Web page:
Progress made in overall health outcomes, physical environment


BURLINGTON – Community mobilization and public awareness of health issues are proving to be the key ingredients in a recipe for better health amongst Alamance County residents.  The annual County Health Rankings, released today by the University of Wisconsin Population Health Institute and the Robert Wood Johnson Foundation, show Alamance County advancing six spots from 26th in 2010 to 20th healthiest in North Carolina.

“This is a remarkable achievement and a testament to just how powerful our community can be when there’s a call to action,” said Alamance County Health Director Barry Bass.  “Through the joint efforts of the health department, Healthy Alamance, and community groups, we are making an impact in the health and lifestyles of Alamance County residents.”   “While we’ve made progress in some areas, there’s much more to accomplish before we can become the healthiest county in North Carolina,” Bass concluded.

Since the release of last year’s rankings, many groups and agencies have joined forces to address some of Alamance County’s major health issues, resulting in:

• Parks and recreation departments throughout the county collaborating with the Alamance County Health Department and Healthy Alamance to develop the Physical Activity and Recreation Challenge (PARC) Passport program.  In its inaugural year, PARC Passport exposed over 5,000 residents to the county’s most popular, as well as undiscovered recreational areas, in an effort to get residents to get up, out, and moving.

• Significant facility renovations and enhancements, such as the addition of a dance/aerobics room, a physical activity arcade, a new walking track, lighting, and outdoor fitness stations at Burlington’s North Park.  The project was funded though a N.C. Health and Wellness Trust Fund FIT Communities grant.  Through the efforts of Healthy Alamance, Burlington Recreation and Parks, and neighborhood residents, park utilization has increased significantly, as well as a renewed sense of community pride in this socio-economically challenged area.

• The development of Mebane’s City Trail systems.  The trails, tentatively scheduled to open in the summer of 2011, are located throughout Mebane and range from approximately 1 to 4 ½ miles in length.  This project was born through a partnership between Mebane on the Move, the City of Mebane, and citizens from the area.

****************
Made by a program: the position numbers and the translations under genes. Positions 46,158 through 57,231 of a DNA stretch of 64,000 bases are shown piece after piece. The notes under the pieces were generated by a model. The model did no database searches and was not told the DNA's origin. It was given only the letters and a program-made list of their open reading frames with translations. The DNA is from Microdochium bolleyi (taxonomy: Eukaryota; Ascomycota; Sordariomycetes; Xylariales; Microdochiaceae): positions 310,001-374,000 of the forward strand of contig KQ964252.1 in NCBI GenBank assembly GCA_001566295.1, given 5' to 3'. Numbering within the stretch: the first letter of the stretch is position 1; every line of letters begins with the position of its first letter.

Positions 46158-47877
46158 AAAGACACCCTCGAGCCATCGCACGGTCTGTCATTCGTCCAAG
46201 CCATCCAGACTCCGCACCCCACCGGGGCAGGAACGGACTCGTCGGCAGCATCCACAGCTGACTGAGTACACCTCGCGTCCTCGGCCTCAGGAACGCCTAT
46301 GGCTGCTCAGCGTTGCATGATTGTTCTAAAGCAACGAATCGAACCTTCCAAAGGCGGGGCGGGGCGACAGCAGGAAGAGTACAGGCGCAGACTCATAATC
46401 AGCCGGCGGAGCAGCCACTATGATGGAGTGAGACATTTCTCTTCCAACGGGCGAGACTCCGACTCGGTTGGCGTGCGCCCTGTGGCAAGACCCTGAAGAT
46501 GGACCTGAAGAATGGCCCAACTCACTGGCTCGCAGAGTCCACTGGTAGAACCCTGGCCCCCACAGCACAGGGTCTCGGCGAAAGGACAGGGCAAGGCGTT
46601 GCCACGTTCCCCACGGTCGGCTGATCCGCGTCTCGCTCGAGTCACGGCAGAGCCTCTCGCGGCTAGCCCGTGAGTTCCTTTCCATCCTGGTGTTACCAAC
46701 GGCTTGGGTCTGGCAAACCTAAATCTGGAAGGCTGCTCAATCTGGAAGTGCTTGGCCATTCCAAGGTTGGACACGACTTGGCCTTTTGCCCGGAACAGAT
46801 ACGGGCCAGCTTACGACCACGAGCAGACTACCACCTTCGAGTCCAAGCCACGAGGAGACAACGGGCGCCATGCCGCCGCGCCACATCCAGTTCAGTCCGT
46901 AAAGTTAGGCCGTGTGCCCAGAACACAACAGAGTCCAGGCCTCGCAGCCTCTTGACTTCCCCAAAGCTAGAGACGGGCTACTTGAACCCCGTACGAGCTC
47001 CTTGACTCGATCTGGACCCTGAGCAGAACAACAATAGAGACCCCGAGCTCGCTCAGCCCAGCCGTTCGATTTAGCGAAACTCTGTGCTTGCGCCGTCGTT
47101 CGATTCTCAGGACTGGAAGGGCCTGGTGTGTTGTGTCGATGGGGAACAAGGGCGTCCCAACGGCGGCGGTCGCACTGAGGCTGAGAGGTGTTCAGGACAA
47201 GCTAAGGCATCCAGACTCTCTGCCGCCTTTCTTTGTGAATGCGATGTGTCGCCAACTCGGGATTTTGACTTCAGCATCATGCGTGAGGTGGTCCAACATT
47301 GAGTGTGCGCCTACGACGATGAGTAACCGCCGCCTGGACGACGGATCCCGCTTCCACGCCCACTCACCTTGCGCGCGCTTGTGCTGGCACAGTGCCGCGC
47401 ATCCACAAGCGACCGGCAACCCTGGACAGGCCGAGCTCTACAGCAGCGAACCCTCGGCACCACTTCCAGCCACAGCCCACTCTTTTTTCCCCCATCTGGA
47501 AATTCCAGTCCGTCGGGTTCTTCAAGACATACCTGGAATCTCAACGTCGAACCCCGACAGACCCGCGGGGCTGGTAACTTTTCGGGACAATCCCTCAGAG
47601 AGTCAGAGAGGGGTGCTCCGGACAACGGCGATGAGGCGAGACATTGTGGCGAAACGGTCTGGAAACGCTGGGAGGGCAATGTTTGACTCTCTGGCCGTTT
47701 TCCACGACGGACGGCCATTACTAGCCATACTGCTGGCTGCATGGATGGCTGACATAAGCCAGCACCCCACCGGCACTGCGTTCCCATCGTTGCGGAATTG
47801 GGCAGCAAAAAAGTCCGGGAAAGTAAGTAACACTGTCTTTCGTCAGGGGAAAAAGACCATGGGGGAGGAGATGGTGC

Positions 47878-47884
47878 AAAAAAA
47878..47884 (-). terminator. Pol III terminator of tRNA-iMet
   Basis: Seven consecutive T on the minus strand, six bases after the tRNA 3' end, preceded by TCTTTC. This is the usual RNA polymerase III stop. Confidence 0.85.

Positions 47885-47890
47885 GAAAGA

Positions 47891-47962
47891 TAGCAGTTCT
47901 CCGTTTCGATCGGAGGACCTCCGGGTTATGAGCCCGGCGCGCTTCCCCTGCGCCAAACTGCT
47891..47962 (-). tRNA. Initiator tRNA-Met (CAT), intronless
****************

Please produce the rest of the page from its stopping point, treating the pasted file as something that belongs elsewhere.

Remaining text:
• The Alamance County Area Chamber of Commerce, Alamance Regional Medical Center, and Alamance County Health Department partnering with NC Prevention Partners (NCPP) and Pfizer for the Alamance County Prevention Academy.  The academy, consisting of approximately 25 local businesses and organizations, utilizes NCPP’s WorkHealthy America, an innovative and successfully proven program to help employers reduce healthcare costs while improving employee health.  The program is being provided to the participating businesses and organizations at no charge over the next three years, a value of $6,000 per participating entity.

• The expansion of the air quality flag and vehicle anti-idling programs to all campuses within the Alamance-Burlington School System (ABSS).  This awareness initiative between the Healthy Alamance Pediatric Asthma Coalition, ABSS, and the Alamance County Health Department, has expanded with funding from the North Carolina Asthma Program.  Expansion funding currently provides asthma education to childcare providers and will debut Know the Code, an awareness campaign to familiarize Alamance County residents with what each air quality color means.

This is the second year of the County Health Rankings, the most comprehensive report of its kind to rank the overall health of nearly every county in all 50 states by using a standard way to measure how healthy people are and how long they live. The Rankings helps everyone see how where people live, learn, work and play influence how healthy they are and how long they live.

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